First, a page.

SQL Server Performance

Slicker way to select records from a history table?

Discussion in 'SQL Server 2008 General Developer Questions' started by hominamad, Oct 28, 2010.

  1. hominamad Member

    Hi - in my application we have several historical tables that have a column such as "AsOfDate" and store snapshots of the data on certain dates. We then have many queries where we need to query what the data looked like as of certain points in time. I know there are several ways to do this, but was wondering if anyone had a more clever way.
    The most common way we do it is something like this:
    select *
    from MyTable t inner join (
    select SomeID, MAX(AsOfDate)
    from MyTable t2
    where AsOfDate <= @AsOfDate) on t.SomeID = t2.SomeID and t.AsOfDate = t2.AsOfDate
    Ideally, I'm looking for a way to do with without having to do some sort of sub-query as above - for performance and readability reasons. It would be nice if I could do something like below, but SQL Server doesn't allow it:
    select *
    from MyTable
    where ROW_NUMBER() over (partition by SomeID, AsOfDate order by AsOfDate desc) = 1
    I know you can also use a CTE or a derived table, but again, looking for a clever way to do it "on the fly". Anyone have any ideas?
  2. FrankKalis Moderator

    I've been experiementing with this as well and have come to the conclusion that nothing beats the subquery (SELECT MAX(..)...) approach in terms of performance. Especially when your tables grow larger (the one here on my side is currently +350 million and growing strong). A CTE with Windowing functions just doesn't seem to scale to these regions. [:(]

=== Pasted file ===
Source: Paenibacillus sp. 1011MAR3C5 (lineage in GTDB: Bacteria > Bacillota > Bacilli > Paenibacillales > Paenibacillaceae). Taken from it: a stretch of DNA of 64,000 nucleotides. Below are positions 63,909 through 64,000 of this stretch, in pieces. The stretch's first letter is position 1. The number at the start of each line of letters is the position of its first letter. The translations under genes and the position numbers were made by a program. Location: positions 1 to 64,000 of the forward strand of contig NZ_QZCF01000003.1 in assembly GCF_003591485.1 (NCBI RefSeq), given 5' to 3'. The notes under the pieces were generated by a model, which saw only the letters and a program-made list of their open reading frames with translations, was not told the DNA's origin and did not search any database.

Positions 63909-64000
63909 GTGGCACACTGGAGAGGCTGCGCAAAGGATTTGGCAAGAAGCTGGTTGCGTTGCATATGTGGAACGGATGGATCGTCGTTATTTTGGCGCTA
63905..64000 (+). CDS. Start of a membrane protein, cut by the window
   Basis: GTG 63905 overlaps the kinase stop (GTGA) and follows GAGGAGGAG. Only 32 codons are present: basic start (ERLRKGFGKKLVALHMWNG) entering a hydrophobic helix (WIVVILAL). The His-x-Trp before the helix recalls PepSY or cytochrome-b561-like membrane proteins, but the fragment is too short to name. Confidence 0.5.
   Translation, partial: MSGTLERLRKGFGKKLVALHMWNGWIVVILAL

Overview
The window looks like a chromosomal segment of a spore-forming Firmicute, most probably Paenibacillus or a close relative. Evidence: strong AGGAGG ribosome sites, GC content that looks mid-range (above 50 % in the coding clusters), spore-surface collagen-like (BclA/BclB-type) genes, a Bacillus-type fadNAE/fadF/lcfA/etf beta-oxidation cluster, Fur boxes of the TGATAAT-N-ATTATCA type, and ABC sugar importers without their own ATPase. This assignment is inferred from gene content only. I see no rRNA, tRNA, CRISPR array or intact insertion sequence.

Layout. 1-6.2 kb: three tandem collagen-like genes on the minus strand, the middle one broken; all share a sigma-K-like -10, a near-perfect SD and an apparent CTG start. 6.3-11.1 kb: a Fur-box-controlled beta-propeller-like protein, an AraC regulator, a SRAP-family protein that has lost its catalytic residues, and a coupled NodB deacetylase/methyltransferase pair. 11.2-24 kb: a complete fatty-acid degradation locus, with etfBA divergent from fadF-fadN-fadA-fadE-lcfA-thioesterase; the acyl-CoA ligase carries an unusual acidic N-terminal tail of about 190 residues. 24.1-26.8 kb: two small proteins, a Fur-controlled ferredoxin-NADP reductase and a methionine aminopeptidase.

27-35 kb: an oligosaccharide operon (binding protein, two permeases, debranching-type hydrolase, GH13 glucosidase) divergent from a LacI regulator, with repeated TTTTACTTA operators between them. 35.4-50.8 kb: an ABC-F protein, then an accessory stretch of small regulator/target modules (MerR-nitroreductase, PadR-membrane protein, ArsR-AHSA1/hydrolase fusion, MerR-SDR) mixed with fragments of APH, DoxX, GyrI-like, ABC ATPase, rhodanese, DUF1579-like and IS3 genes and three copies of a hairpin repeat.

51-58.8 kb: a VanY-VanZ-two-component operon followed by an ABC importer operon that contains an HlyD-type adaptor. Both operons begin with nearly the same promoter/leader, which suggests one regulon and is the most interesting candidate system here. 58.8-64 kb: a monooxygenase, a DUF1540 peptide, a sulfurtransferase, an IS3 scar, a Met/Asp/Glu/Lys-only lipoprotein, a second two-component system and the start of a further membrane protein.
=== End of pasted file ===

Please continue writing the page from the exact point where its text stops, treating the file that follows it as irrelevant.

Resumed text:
As for readability: I don't think it is that bad if you lay it out nicely. One thing I haven't tried yet, is to encapsulate the MAX() subquery into an inline table-valued function that you just pass the @AsOfDate to. Would certainly make it also more readable, but I can't tell what the effect on performance would be. I would guess that it doesn't make a difference and that the same plan is generated, but I haven't verified this myself.
  3. Adriaan New Member

    You could add an indexed view on SomeID, MAX(AsOfDate) and use that instead of a derived table.
  4. hominamad Member

    Wow - I'm lucky I don't have to deal with 350 million records. I'm well under 1million in most cases. Another thing I was thinking about doing - most of the time we are interested in getting the latest record - as opposed to looking back in time. I was thinking of putting a column called something like IsLatest - and having a trigger manage this column - seeing it to true if that record is the latest version. Then in my selects, I can just do WHERE IsLatest=1.
  5. Adriaan New Member

    Indexed view would be self-maintaining.
  6. hominamad Member

    But then I still have to do a join. If I make it an indexed column I can just select from one table. For getting records as of prior dates, the indexed view sounds like a reasonable option though.
  7. Adriaan New Member

    Index would only make sense as (SomeID, IsLatest)
  8. FrankKalis Moderator

    Well, that would be an option to simplify the query, and you would have to test this in your environment and given your workload if you are happy with the performance. But from the logical perspective it somehow just doesn't "sound right". I mean I wouldn't add the extra column, introduce the trigger, maybe incur a performance hit just to save some lines of code and maybe a JOIN. But ymmv and it is certainly a feasable option.

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